What's more, Montopoli cited Biden's defense of his running mate, on gun rights issues, yet failed in the article to bring up the NRA's disdain for the gun control-pushing Delaware senator:
Obama's running mate Joe Biden, meanwhile, suggested recently that Republicans will use the issue to scare voters away from the Obama-Biden ticket.
"I guarantee you, Barack Obama ain't taking my shotguns, so don't buy that malarkey," Biden said in Southern Virginia. "Don't buy that malarkey. They're going to start peddling that to you. I got two, if he tries to fool with my Beretta, he's got a problem."
The Delaware senator may well own guns, but that doesn't mean he doesn't think bitter Americans in the hinterlands should be able to cling to theirs. Although Montopoli quoted from the NRA in his article, he conveniently left out anything about the civil right's groups concerns about Biden. From an August 29 statement by the NRA:
CNN.com on Tuesday covered for Democrat vice presidential candidate Joe Biden's comment that the Obama campaign ad making fun of John McCain's inability to use a computer "was terrible."
According to CNN's Alexander Mooney, "Joe Biden can rest easy" for making this remark during his interview Monday with "CBS Evening News" anchor Katie Couric because the ad "only ran 6 times" (video embedded right, full report on Couric's interview by my colleague Brent Baker available here).
Well, that's six times more than 1964's "Daisy" ad -- which historians believe helped President Lyndon Johnson defeat Barry Goldwater -- initially aired. In fact, even the liberal Wikipedia views it that way:
Here's the related report from CBS2 in New York (note that this is not a transcript of the video report; the full vid has reax from Congressman Peter King of New York, a spokesman for the disabled who points out that FDR was "disabled," and the McCain campaign):
NewsBusters' primary mission is to expose and combat liberal media bias. That said, every now and then a journalist puts up a patriotic essay or news story that deserves a hearty round of applause.
Such is the case with Dallas-based CBS reporter Hari Sreenivasan, who shared his thoughts on the "Couric & Co." blog after coming back from taking the oath to become an American citizen. Sreenivasan shared that it was in being a journalist that he saw the heart of America (emphasis mine):
The most I've learned about this country and what it means to be an American has been through this craft I've been fortunate enough to practice for a dozen years or so. For work, I've lived in Washington, North Carolina, California, New York, and now Texas. According to the map on my Facebook page, there are probably a half-dozen or so states that I have yet to visit. In the past year and a half or so for CBS, I've been hurled into one disaster aftermath after another, and though it might sound like a political cliché, that is really the easiest place to see the best of America. You don't see it when politicians swoop in for a photo-opportunity; it happens quietly.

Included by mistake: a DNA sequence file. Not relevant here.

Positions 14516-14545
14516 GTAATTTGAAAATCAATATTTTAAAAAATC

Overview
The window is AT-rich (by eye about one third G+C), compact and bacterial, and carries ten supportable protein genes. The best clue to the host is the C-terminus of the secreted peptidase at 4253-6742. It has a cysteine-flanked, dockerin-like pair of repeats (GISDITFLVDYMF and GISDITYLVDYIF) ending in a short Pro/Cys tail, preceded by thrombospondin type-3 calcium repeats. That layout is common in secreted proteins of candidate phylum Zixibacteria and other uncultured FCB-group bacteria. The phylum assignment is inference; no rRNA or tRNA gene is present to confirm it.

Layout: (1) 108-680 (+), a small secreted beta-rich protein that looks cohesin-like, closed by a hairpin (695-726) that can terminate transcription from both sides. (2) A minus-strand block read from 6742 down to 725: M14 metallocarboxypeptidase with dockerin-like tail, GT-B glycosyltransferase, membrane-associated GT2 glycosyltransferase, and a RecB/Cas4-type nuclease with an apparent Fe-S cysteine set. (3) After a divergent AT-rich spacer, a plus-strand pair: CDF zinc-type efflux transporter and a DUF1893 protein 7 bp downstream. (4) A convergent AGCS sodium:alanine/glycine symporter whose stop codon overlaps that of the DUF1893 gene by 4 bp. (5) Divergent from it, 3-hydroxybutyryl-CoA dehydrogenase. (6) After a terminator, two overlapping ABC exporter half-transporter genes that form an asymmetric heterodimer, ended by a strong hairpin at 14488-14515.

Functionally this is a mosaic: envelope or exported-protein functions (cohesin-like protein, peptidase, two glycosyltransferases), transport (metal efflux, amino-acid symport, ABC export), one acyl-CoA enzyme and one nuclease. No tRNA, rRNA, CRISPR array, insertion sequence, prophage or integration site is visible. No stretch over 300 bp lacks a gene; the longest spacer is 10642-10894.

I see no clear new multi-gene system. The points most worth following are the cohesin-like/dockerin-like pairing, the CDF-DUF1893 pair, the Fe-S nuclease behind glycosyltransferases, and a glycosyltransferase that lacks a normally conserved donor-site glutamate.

As we've reported at NewsBusters, the MSM have scoffed at the McCain campaign charging Sen. Barack Obama with supporting sex ed for kindergarteners. Time's Joe Klein has gone so far as to call McCain a liar for the ad, although the legislation in question would have meant 5-year-olds would be taught about STDs at the same time they were learning their ABC's.
The way the media have complained about the McCain ad, you'd get the impression the media think no one has ever seriously entertained the notion of teaching kindergarteners about sex.
Yet yesterday, ABCNews.com's World View blog reported on a controversy in the United Kingdom over an illustrated sex ed book geared to 6-year-olds. An excerpt from London-based reporter Philip Victor (emphasis mine):
If at first you don't succeed in making Americans open to same sex marriage by highlighting monogamous gay couples in their 20s and 30s, try to guilt them into it by finding elderly gay people who are all but "invisible and overlooked" in America.
That's essentially what Newsweek's Jessica Bennett did with her September 18 Web exclusive deadling with the "growing population of lesbian and gay senior citizens" who "[seek] recognition for their unique needs and challenges."
Bennett started off with a man whose complaint is virtually indistinguishable from countless single or widowed elderly men:
Ed Morrissey of Hot Air noted a revision to an existing Associated Press report carried in the Miami Herald yesterday. It concerned Kansas Governor Kathleen Sebelius's accusations that Republicans are engaging in racial "code word" campaigning.
Among other adds, changes, and deletes, the revision deleted a racial reference in the original headline. It also removed a direct quote from Sebelius that "(Republicans) are not going to go lightly into the darkness."
Morrissey wasn't sure at the time he noted the revision whether the Herald or AP and writer Nigel Duara (with editorial help?) instigated the changes.
I can tell you that, as expected, it was AP, as the two Google News search pics taken during the noon hour Eastern Time show: